August 3, 2017 Healthy Priorities or Vain Toil? Isaiah 55:1-2, Ecclesiastes 2:10-12, Matthew 6:31-33

vanity

Ho, everyone who thirsts, come to the waters; and you that have no money, come, buy and eat! Come, buy wine and milk without money and without price.

Why do you spend your money for that which is not bread, and your labor for that which does not satisfy? Listen carefully to me, and eat what is good, and delight yourselves in rich food. Isaiah 55:1-2 (NRSV)

 

Whatever my eyes desired I did not keep from them; I kept my heart from no pleasure, for my heart found pleasure in all my toil, and this was my reward for all my toil. Then I considered all that my hands had done and the toil I had spent in doing it, and again, all was vanity and a chasing after wind, and there was nothing to be gained under the sun. Ecclesiastes 2:10-12 (NRSV)

 

(Jesus said): Therefore do not worry, saying, ‘What will we eat?’ or ‘What will we drink?’ or ‘What will we wear?’ For it is the Gentiles who strive for all these things; and indeed your heavenly Father knows that you need all these things.  But strive first for the kingdom of God and his righteousness, and all these things will be given to you as well. Matthew 6:31-33 (NRSV)

Vanity has a similar meaning to futility. When we appeal to our vanity we are looking at either instant gratification or outward appearances. Both are temporary. Often we do things that don’t make a lot of sense in the grand scheme of it all just for appearance sake. We think less about what we really need and more about keeping up with the Joneses. We put a lot of time and effort and money into things and activities that don’t do much to edify ourselves or build anyone else up.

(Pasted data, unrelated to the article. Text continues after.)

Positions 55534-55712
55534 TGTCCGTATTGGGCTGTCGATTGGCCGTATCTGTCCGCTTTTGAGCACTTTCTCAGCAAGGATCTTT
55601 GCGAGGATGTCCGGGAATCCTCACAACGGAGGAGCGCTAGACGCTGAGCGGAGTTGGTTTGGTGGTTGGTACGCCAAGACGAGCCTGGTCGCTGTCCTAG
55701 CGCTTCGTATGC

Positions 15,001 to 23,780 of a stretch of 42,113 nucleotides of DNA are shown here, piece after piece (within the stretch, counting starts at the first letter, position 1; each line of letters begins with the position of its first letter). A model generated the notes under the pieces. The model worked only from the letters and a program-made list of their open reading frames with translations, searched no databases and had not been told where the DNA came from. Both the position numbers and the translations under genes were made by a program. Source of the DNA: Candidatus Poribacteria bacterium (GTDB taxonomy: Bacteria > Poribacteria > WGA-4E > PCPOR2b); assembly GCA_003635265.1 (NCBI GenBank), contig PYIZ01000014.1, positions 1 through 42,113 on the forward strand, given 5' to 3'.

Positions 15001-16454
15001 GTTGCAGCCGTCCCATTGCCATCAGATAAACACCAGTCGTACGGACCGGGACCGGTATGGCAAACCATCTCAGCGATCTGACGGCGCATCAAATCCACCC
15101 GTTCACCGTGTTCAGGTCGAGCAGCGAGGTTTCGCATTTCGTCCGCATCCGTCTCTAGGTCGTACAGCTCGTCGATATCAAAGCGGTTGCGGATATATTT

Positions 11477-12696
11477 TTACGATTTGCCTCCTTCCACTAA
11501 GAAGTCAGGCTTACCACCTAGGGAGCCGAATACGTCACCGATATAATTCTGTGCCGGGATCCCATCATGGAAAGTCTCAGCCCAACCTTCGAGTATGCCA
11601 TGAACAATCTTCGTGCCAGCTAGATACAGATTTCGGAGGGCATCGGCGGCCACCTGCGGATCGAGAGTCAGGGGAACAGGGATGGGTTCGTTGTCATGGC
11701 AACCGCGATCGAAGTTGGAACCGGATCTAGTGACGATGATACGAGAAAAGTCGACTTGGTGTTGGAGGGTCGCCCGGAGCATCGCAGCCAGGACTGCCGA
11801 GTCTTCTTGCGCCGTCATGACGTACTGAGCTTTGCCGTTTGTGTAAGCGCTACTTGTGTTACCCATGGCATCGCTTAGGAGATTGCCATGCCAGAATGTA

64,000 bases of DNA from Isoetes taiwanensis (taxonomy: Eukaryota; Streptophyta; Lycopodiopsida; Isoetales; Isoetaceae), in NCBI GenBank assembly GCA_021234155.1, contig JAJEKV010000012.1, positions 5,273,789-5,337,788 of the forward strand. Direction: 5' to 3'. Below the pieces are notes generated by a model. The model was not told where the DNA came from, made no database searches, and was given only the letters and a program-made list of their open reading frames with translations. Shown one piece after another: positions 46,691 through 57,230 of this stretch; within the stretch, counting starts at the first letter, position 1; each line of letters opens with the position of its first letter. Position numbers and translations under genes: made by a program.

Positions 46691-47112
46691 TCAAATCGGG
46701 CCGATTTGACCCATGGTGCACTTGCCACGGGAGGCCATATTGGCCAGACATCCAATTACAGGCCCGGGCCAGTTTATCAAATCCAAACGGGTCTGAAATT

In Ecclesiastes Solomon warns about things done in excess and/or things done for the wrong reasons. That doesn’t mean that we should not strive to achieve, or that we should take up hair shirts and austerity as a lifestyle. God’s gifts are good.  There is nothing evil about achievement, gaining wealth, or material things in and of themselves.  Our stewardship and use of those resources is what matters.

Jesus tells us to strive first for the kingdom of God. That is where our fulfillment and joy and purpose originate.  Is that where our priorities in life lie?  Do our vocation and our leisure time activities glorify God?

God knows better than we do what we need. This shouldn’t be taken to say that we should just sit back and let provision fall from the sky, but that our first priority should be going after the things that God wants in our lives.  We run into trouble when we become obsessed with work or the pursuit of money or the pursuit of stuff instead of seeking a balanced life focused on God first.

There is no cost for us to come to God. We don’t have to put on a show either.  We are invited to come to Him exactly as we are. We can trust that as we reach out to Him He will provide us what we need.

Isn’t it a relief knowing that we can stop chasing after the wind?

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